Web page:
An Epic | Teen Ink

An Epic

December 26, 2008
By Seth Prather SILVER, Independence, Kansas
Seth Prather SILVER, Independence, Kansas
6 articles 0 photos 1 comment

Long ago, when I was nothing but a lad,
Sweet and heroic dreams I had once had.
Wishing to ride valiantly into warfare upon a noble steed,
For the chance to carry out a famous deed.
The toughest among my evil foes: the dragon,
Who plundered and burned all the peasants and wagons,
He cared not for the puny people killed by his dragon fire
Any person close enough was caught up in his ire.
The searing inferno killed livestock and wheat fields,
And could even melt the strongest of shields.
The she-dragons were worse than the males,
Breathing icy wind down from the heavens like hale
Any one outside would be frozen in death instantly
Even armored knights would venture from cover hesitantly.
But no matter the danger I am forced to face,
I would not run in fear from harm; it I would rather chase.
Chase it back into the depths of fiery Hell,
Then come home to ring the victory bell.
A beautiful wife I would take as my bride,
Sowing seeds of love to bear a son to stand by my side.
Together we would fight all who stand in the way of our righteous glory,
Fighting evil throughout the night until late morning.
Consumed by these fancy dreams I once was,
Yet, they did not appeal to me after my chin had sign of fuzz.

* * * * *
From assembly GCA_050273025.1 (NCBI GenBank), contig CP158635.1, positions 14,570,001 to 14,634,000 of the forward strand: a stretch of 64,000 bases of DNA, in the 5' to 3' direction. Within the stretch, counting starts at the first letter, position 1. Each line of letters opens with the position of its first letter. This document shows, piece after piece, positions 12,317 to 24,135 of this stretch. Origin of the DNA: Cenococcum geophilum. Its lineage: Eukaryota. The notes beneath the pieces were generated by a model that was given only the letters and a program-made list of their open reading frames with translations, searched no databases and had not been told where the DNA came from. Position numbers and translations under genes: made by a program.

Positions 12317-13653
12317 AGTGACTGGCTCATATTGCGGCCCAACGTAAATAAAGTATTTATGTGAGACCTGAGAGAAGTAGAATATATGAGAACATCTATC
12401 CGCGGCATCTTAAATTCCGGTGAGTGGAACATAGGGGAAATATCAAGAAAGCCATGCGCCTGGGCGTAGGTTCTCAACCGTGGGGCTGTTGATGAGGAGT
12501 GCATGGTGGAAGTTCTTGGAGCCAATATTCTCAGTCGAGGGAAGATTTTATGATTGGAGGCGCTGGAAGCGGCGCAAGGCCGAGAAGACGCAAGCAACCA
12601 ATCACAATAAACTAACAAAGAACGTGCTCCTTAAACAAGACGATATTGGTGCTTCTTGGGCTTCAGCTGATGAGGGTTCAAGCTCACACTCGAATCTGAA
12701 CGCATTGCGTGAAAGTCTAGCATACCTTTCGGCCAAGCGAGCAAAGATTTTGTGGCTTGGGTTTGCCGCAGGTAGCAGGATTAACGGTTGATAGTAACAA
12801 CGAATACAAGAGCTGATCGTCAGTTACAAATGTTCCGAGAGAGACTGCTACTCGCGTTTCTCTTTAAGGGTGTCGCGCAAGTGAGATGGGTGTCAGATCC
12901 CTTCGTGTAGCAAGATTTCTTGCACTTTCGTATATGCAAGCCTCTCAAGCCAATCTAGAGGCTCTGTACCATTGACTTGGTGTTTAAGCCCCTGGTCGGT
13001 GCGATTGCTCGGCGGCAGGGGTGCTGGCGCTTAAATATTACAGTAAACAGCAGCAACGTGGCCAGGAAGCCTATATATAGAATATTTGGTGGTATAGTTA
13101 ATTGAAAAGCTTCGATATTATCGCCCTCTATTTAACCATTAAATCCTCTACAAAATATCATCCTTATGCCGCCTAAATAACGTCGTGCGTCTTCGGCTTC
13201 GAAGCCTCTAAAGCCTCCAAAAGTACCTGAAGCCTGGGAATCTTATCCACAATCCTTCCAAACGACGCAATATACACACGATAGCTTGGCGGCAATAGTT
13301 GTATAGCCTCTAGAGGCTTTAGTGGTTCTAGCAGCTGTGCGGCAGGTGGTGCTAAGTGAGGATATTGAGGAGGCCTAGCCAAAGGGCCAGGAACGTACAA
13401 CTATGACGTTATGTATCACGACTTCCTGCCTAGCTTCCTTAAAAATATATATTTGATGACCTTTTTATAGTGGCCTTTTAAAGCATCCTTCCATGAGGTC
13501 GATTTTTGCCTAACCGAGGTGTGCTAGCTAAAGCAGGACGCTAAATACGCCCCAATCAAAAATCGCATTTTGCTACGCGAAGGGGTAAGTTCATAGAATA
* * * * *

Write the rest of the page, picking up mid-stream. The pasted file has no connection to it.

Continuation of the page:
Now, the power of knowledge was my one true desire,
Burning in my soul like a forge’s white fire.
No longer did I wish to ride a steed into historic battles,
Riding bare back instead of upon a leather saddle.
This I would never recommend,
For it causes great pain, especially to men.
Safer paths are concealed within books,
Although they do not bring justice to unruly crooks.
The gain from learning is still used for good
Such as the inner workings of laws well understood.
New discoveries I made day after day
Never stopping, for even the briefest moment, to go out and play.
I grew more mature before my age permitted me to,
By the age of fourteen, I could expertly create a shoe.
A cobbler was not my dream career, nor was a life wasted in perpetual study,
I wished for a well-honored job, one that did not get my boots muddy.
Essential items for self-dependency was my main aim,
What good would life be if it were boring and lame?
For years I have reaped the benefits of my life
Alas, I still mourn by belated wife,
Who bore me three sturdy sons; strapping young lads,
Reminding me fondly of their wonderful dad.
Death spread quickly throughout the surrounding lands
Tightening my life into a constricting band.
My eldest son, Lac was his name,
An expert in hunting any kind of game,
Contracted this sickness through passionate love.
The first day he had not brought home food, not even a dove,
Was the first sign to me of trouble was near.
I ran to fetch my second eldest son who knows no tangible fear.
“Lac has been infected,” I began to cry aloud,
But suddenly my son fell face first with eyes covered in death’s shroud.
My third son was nowhere to be found,
I looked everywhere upon the frozen ground.
Three years has passed since the death of my family.
What, you may ask, has become of misfortunate me?
Hope has not left my troubled soul,
The roof of my small house is adorned with a newly acquired hole.
My pride and arrogance are what keep me on my feet, and not giving up,